Chemical technology news from across RSC Publishing.
Computer-aided nanoparticle synthesis
04 October 2007
Fed up with having to optimise your own reactions? Ever wondered why you can't get a computer to do it for you? Thanks to researchers from the UK, this possibility is not as far away as you may think.
Nanoparticles are finding uses in all manner of interesting applications from photonics to bioanalysis, but to be able to exploit them properly, it is essential to be able to carefully control their properties.
John deMello and colleagues from Imperial College London set about designing a microfluidic system that would automatically optimise the emission wavelength of fluorescent nanoparticles. 'A spectrometer monitors the particles as they exit the microfluidic chip. The spectra are fed to a computer which assigns a "dissatisfaction coefficient" to the particles depending on how far they are from some pre-set goal. The computer repeatedly updates the reaction conditions to minimise this coefficient and in so doing forces the chip to produce particles with the desired properties,' said deMello.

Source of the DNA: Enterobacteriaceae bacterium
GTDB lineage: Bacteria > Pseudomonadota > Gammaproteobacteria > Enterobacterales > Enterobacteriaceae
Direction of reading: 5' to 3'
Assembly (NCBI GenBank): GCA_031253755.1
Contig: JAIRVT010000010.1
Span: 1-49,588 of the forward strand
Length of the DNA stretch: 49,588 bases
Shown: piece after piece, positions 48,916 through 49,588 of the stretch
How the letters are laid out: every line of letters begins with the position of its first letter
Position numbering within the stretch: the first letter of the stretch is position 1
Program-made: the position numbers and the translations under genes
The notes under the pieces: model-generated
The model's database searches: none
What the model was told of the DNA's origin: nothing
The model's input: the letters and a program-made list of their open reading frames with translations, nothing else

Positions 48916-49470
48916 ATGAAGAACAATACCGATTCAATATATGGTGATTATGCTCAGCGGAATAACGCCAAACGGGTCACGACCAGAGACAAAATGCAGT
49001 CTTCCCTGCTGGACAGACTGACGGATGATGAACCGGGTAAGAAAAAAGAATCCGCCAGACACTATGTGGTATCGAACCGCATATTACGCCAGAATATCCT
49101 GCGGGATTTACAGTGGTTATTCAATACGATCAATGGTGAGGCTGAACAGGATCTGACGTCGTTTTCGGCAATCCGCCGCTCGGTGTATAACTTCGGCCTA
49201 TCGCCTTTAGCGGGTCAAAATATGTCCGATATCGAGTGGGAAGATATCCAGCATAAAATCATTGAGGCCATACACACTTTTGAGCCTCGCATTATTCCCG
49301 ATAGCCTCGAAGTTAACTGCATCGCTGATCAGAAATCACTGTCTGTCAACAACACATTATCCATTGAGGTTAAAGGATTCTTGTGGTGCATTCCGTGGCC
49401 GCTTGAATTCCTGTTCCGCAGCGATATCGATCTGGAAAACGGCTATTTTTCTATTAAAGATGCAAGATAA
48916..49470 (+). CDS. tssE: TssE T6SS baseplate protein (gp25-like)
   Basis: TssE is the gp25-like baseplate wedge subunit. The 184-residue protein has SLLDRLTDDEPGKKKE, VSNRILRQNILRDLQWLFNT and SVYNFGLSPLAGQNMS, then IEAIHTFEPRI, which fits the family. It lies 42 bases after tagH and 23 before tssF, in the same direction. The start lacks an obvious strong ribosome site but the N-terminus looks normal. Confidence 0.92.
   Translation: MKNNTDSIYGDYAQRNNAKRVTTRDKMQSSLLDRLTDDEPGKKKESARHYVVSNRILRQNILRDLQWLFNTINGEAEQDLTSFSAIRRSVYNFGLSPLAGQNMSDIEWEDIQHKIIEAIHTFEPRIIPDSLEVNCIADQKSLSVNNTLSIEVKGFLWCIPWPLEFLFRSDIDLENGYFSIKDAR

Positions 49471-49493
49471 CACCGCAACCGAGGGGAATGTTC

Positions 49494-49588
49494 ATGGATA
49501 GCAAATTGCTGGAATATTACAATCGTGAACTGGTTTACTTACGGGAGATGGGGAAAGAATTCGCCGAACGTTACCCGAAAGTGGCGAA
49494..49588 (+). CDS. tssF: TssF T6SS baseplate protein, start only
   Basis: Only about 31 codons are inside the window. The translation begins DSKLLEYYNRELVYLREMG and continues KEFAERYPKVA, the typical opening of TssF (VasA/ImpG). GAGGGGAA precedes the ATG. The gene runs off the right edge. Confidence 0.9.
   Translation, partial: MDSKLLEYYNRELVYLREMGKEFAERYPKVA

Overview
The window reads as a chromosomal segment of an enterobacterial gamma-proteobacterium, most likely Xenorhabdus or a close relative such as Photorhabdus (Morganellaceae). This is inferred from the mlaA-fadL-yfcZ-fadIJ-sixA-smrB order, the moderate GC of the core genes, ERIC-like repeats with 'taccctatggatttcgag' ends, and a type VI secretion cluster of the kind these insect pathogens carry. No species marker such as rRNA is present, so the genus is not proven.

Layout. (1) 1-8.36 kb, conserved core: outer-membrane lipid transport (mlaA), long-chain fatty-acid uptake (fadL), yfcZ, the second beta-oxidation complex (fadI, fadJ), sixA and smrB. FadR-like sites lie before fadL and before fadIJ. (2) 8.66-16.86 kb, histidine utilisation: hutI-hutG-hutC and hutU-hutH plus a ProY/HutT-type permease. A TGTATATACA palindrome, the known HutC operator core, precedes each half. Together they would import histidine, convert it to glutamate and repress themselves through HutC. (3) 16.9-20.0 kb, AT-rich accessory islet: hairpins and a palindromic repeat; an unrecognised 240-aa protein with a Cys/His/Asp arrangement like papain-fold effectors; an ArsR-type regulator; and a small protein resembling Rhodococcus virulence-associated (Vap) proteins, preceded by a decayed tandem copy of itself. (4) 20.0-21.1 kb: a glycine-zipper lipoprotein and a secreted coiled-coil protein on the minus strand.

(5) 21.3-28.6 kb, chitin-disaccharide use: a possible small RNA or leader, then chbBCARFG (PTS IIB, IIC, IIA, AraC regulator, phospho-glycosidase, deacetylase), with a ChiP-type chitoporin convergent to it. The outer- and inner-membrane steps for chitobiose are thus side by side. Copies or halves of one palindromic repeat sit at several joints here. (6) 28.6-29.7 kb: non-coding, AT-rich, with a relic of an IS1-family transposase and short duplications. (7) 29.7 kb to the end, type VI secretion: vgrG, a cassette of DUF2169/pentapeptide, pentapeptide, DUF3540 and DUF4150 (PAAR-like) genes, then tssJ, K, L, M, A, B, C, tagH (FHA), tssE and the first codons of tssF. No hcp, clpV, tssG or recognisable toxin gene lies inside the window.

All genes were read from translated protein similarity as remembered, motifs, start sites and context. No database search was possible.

The next step will be to try and apply this kind of set up to other synthetic systems. 'The control routines we use are fairly versatile and should be easy to adapt to other types of materials,' deMello continued. 'All that's needed is some property of the product that can be measured directly at the point of production and two or three reaction parameters to optimise.'
- John deMello, Imperial College, London
Link to journal article
Intelligent routes to the controlled synthesis of nanoparticles
S. Krishnadasan, R. J. C. Brown, A. J. deMello and J. C. deMello, Lab Chip, 2007, 7, 1434
Also of interest
Smaller than ever nanoparticles can be studied using new microscopy methods.
A glass microchip has been used for the first time to carry out fast carbonylative cross-coupling reactions of arylhalides to form secondary amides.